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L E CTURE XV.
FTER the preliminary observations 1
have made, relating to Figurative Language in general, I come now to treat separately of such Figures of Speech, as occur most frequently; and require particular attention: and I begin with Metaphor. This is a Figure founded entirely on the resemblance which one object bears to another. Hence, it is much allied to Simile, or Comparison ; and is indeed no other than a comparison, expressed in an abridged form. When I say of fome great minister, “ that he upholds the “ state, like a Pillar which supports the weight o of a whole edifice,” I fairly make a comparison ; but when I say of such a minister, * that he is the Pillar of the state,” it is now become a Metaphor. The comparison betwixt the Minister and a Pillar, is made in the mind; but is expressed without any of the words that denote comparison. The com
parison is only infinuated, not expressed : LECT. the one object is supposed to be so like the other, that, without formally drawing the comparison, the name of the one may be put in the place of the name of the other.
$ The « minister is the Pillar of the state.” This, therefore, is a more lively and animated manner of expressing the resemblances which imagination traces among objects. There is nothing which delights the fancy more, than this act of comparing things together, discovering resemblances between them, and describing thein by their likeness. The mind, thus employed, is exercised without being fatigued ; and is gratified with the consciouspess of its own ingenuity. We need not he surprised, therefore, at finding all Language tinctured strongly with Metaphor. It insinuates itself even into familiar conversation; and, unfought, rises up of its own accord in the mind, The very words which I have casually employed in describing this, are a proof of what I say; tin&tured, infinuates, rises up, are all of them metaphorical expressions, borrowed from some resemblance which fancy forms between sensible objecls, and the internal operations of the mind; and yet the terms are no less clear, and, perhaps, more expressive, than if words had been used, which were to be taken in the strict and literal fense.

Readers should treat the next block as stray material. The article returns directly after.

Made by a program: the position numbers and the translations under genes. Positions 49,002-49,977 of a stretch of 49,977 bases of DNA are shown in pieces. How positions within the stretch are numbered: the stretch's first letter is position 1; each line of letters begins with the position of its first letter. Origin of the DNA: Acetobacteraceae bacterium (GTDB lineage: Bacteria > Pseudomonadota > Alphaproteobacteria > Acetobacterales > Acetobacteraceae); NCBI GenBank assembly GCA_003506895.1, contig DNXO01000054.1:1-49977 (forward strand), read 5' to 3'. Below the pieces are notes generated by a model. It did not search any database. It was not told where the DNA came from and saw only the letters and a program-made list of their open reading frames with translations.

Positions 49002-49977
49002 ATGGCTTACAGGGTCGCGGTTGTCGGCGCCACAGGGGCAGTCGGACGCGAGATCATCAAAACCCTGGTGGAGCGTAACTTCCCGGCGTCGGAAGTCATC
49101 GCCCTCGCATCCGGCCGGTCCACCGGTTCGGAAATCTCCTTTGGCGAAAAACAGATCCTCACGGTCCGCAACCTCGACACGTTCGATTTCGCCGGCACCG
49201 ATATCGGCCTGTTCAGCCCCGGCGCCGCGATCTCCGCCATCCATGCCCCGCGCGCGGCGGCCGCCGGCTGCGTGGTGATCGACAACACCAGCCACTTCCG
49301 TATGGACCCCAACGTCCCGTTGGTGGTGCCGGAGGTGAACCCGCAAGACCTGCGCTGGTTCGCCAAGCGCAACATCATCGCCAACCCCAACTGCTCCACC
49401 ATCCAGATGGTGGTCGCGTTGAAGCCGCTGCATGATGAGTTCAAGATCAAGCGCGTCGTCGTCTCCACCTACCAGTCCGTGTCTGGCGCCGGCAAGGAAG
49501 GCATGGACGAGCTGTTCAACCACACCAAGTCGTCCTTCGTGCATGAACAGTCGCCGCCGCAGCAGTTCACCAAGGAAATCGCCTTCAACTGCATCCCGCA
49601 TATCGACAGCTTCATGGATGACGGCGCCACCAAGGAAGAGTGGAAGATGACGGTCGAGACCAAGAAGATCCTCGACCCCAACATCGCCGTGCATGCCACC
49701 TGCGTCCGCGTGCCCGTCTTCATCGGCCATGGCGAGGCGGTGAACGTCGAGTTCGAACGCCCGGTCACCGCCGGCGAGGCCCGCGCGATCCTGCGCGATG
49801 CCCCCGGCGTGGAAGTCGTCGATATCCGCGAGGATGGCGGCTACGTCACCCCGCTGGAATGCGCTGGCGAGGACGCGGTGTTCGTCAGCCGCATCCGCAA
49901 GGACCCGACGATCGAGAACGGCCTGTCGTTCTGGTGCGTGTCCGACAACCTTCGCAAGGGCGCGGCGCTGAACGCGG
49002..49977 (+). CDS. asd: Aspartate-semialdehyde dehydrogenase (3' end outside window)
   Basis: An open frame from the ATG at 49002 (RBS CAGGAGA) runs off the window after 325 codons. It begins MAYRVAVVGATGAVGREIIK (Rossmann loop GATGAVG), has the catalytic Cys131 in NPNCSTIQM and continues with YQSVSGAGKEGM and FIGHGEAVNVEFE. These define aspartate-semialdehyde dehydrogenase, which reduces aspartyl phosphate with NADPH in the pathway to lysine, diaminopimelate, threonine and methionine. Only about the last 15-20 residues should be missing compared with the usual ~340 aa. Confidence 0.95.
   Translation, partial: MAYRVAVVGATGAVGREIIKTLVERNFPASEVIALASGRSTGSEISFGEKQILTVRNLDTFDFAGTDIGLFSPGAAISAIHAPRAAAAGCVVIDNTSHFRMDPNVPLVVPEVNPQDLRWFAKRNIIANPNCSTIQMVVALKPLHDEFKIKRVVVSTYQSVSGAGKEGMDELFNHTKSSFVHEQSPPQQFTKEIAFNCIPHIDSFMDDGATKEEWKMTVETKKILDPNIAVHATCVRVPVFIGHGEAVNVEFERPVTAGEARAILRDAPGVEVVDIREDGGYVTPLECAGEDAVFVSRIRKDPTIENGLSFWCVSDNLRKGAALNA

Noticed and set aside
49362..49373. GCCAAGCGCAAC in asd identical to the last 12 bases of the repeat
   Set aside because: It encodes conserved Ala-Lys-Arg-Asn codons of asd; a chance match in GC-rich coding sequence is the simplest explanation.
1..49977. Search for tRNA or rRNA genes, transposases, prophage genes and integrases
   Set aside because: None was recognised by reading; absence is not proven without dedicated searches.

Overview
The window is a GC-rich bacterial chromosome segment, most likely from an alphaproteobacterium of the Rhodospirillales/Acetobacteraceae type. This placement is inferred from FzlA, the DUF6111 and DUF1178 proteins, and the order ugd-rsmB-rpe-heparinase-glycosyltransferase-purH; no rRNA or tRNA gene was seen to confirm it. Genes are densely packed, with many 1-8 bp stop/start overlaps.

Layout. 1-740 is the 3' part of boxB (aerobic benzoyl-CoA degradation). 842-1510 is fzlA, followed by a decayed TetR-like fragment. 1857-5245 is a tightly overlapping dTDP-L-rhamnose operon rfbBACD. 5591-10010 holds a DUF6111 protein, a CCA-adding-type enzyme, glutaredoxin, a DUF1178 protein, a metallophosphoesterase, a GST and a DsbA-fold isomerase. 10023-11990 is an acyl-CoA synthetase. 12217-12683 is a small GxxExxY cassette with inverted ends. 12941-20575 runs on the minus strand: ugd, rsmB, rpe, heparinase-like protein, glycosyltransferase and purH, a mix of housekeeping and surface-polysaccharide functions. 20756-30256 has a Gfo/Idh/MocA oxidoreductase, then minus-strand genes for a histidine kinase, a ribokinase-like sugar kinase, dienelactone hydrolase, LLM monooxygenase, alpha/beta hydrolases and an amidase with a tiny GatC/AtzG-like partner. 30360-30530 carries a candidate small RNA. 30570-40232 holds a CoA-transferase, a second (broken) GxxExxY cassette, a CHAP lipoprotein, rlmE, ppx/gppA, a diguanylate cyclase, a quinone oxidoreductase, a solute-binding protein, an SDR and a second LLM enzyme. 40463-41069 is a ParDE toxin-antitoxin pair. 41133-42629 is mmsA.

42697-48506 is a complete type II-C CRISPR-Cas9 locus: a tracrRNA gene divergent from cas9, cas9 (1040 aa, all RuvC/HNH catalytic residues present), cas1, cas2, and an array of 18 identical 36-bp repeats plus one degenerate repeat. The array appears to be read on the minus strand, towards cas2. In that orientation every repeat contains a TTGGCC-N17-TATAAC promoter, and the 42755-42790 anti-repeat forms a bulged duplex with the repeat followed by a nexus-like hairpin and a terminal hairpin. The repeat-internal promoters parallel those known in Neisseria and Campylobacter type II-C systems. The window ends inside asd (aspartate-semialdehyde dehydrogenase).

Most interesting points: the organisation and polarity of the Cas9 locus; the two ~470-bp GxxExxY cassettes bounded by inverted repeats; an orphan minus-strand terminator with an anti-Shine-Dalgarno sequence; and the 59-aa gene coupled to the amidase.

THOUGH all Metaphor imports comparison, hand, therefore, is, in that respect, a Figure of
thought; yet, as the words in a Metaphor are not taken literally, but changed from their
proper to a Figurative sense, the Metaphor is commonly ranked among Tropes or Figures of words. But, provided the nature of it be well understood, it signifies very little whether we call it a Figure or a Trope. I have confined it to the expression of resemblance between two objects. I must remark, however, that the word Metaphor is sometimes used in a looser and more extended sense; for the application of a term in any figurative sigo nification, whether the Figure be founded on resemblance, or on some other relation, which two objects bear to one another. For instance; when grey hairs are put for old age, as, " to “ bring one's grey hairs with forrow to the
grave ;” some writers would call this a Metaphor, though it is not properly one, but what rhetoricians call a Metonymy;
that is, the effect put for the cause ; « grey hairs” being the effect of old age, but not bearing any sort of resemblance to it. Aristotle, in his Poetics, uses Metaphor in this extended fense, for any figurative meaning imposed upon a word; as a whole put for the part, or a part for the whole; a species for the genus, or a genus for the species. But it would be unjuft to tax this most acute writer with any
inaccuracy on this account; the minute lub- LECT. divisions, and various names of Tropes, being unknown in his days, and the invention of later rhetoricians. Now, however, when these divisions are established, it is inaccurate to call every figurative use of terms, promiscuously, a Metaphor.
Of all the Figures of Speech, none comes so near to painting as Metaphor. Its peculiar effect is to give light and strength to description; to make intellectual ideas, in some fort, visible to the eye, by giving them colour, and substance, and sensible qualities. In order to produce this effect, however, a delicate hand is required; for, by a very little inaccuracy, we are in hazard of introducing confusion, in place of promoting Perspicuity. Several rules, therefore, are necessary to be given for the proper management of Metaphors. But, before entering on these, I shall give one instance of a very beautiful Metaphor, that I may show the Figure to full advantage. I shall take my instance from Lord Bolingbroke's Remarks on the History of England. Just at the conclusion of his work, he is speaking of the behaviour of Charles I. to his last parliament: “In a word,” says he, “ about a “ month after their meeting, he dissolved them; " and, as soon as he had diffolved them, he ** repented; but he repented too late of his ralho
LE € T.
“ ness. Well might he repent; for the vessel
On this passage, we may make two remarks in passing. The one, that nothing forms a more spirited and dignified conclusion of a subject, than a Figure of this kind happily placed at the close. We fee the effect of it, in this instance. The author goes off with a good grace; and leaves a strong and full impression of his subject on the reader's mind. My other remark is, the advantage which a Metaphor frequently has above a formal comparison How much would the sentiment here have been enfeebled, if it had been expressed in the style of a regular fimile, thus : * Well might he repent; for the state of the